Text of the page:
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George's Bum: Is it normal?!

Free Ranger

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My 3 1/2 year old (neutered) male has had a difficult month. His cage-mate Ivy was unwell and he got stressed and one night a few weeks back pooped out something resembling a champagne cork (!) then developed a bladder infection and had to have antibiotics - which appear to have worked. He'd only done this once before when his other wife, old Daisy, was coming to her end. I realise now it must have been him... at the time I was flipping all 3 over to try and work out who on earth could have produced this thing!
He's coming to terms with losing Ivy too and, having read the guides on impaction, I've been checking George daily. It's not been quite a week since his antibiotics and I was expecting it might take a while for his guts to settle down - especially as he is now a single pig and has to re-establish his gut flora. Also he's not moving about much now unless you motivate him with treats and as he's already a big boy (1.5 kilos) I don't want to add to his problems!

This is where it gets a bit graphic so you might want to put that biscuit down first...
Unsurprisingly, after the 'un-corking' incident George did have a seriously baggy perineal sack and there was a claggy build-up every day which he didn't complain about me seeing to. If I left it 2 days the mass was bigger but it wasn't especially stinky and didn't have the soft, fudgy consistency so clearly demonstrated in your videos. If anything his problem was that the waste poops (which were still prolific - he is a super-pooper) had to work their way around the edge of a firm blockage. He is pooping as much as normal - my gosh is he pooping - but kind of in a different way. He's passing several at a time and seems to have to make something of an effort to do it, whereas before he would just excrete as he walked around. When I palpate the anal sack now it feels smaller (thank goodness) and there seems to be no build-up of caecotrophs but for the last few days there's usually about 8 or 9 fully formed waste poops just sitting in there. All I can feel is a bulge the size of a large marble so I think "Aha! A blockage!" and get to work but then realise it's not so much a blockage as an accumulation - some of them are sitting in there sideways, stuck together, but in his current condition I suspect he could pass them sideways! Also, although I'm gentle, he's been complaining the last couple of days and I get the impression he'd rather be left alone.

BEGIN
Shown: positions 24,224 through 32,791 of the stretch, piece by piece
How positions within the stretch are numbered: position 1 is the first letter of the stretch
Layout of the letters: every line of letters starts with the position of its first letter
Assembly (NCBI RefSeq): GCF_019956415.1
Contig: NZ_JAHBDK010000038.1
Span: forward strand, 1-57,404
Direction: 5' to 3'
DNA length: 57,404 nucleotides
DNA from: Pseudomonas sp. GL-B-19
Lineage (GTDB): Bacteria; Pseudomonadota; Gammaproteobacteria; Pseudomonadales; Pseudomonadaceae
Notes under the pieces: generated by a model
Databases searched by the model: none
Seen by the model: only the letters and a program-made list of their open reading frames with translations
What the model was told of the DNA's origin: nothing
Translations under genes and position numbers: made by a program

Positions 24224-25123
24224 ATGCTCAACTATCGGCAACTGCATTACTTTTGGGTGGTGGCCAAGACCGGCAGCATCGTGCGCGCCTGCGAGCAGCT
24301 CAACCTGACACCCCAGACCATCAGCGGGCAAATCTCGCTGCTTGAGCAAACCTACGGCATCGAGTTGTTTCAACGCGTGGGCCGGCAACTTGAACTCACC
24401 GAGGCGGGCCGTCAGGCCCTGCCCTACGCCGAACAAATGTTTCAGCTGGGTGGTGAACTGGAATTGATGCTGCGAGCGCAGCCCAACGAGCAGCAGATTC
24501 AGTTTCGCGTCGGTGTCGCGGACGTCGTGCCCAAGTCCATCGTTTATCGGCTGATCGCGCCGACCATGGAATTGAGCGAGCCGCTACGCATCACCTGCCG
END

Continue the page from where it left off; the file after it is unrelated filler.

So, my question is what is 'normal' for the older male? Do they all accumulate poops like this? If he's otherwise healthy should I just leave him alone now? If he's bulging with a full load of normal poops do I interfere or let him get on with it? The issue of company to liven him up is being addressed, but I suppose I'm saying is it really 'impaction' or has he now just got a baggy bum?!
 

Betsy

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I've had no experience of impaction. I'm sure some experienced members will be able to answer soon.
 

Wiebke

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My 3 1/2 year old (neutered) male has had a difficult month. His cage-mate Ivy was unwell and he got stressed and one night a few weeks back pooped out something resembling a champagne cork (!) then developed a bladder infection and had to have antibiotics - which appear to have worked. He'd only done this once before when his other wife, old Daisy, was coming to her end. I realise now it must have been him... at the time I was flipping all 3 over to try and work out who on earth could have produced this thing!
He's coming to terms with losing Ivy too and, having read the guides on impaction, I've been checking George daily. It's not been quite a week since his antibiotics and I was expecting it might take a while for his guts to settle down - especially as he is now a single pig and has to re-establish his gut flora. Also he's not moving about much now unless you motivate him with treats and as he's already a big boy (1.5 kilos) I don't want to add to his problems!